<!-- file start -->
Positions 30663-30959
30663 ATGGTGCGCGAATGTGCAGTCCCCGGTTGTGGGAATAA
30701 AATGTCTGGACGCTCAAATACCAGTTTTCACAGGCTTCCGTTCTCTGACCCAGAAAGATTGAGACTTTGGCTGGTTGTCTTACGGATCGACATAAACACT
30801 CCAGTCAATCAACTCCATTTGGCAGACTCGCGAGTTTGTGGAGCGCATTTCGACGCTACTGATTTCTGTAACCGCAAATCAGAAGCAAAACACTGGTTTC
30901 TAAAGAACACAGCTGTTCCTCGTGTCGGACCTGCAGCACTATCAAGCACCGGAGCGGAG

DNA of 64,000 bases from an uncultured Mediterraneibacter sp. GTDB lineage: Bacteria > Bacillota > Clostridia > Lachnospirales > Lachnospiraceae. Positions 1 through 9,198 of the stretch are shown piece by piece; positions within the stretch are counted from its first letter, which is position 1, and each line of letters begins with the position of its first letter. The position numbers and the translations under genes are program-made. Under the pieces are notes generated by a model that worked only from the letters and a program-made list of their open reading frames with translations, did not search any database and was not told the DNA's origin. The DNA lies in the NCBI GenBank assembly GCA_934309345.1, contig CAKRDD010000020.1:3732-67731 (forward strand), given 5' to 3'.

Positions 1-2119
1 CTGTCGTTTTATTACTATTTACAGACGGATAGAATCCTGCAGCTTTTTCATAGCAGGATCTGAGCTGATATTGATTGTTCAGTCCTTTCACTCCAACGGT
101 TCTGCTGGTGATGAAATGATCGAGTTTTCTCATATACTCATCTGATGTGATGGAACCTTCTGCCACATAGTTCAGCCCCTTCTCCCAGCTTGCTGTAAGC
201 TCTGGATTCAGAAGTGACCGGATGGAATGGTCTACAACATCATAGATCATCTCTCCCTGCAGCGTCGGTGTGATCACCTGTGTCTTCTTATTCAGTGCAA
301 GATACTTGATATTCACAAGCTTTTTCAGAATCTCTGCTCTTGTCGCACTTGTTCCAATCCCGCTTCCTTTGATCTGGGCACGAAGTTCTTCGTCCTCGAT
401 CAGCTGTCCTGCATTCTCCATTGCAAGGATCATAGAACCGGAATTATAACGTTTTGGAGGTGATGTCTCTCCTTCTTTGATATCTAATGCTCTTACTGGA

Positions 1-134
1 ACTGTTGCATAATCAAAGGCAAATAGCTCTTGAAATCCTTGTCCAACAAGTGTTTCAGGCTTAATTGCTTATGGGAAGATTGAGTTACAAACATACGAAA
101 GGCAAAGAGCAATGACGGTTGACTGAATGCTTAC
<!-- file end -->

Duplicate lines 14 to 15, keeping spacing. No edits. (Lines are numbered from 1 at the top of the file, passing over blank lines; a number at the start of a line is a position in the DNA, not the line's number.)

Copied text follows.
1 ACTGTTGCATAATCAAAGGCAAATAGCTCTTGAAATCCTTGTCCAACAAGTGTTTCAGGCTTAATTGCTTATGGGAAGATTGAGTTACAAACATACGAAA
101 GGCAAAGAGCAATGACGGTTGACTGAATGCTTAC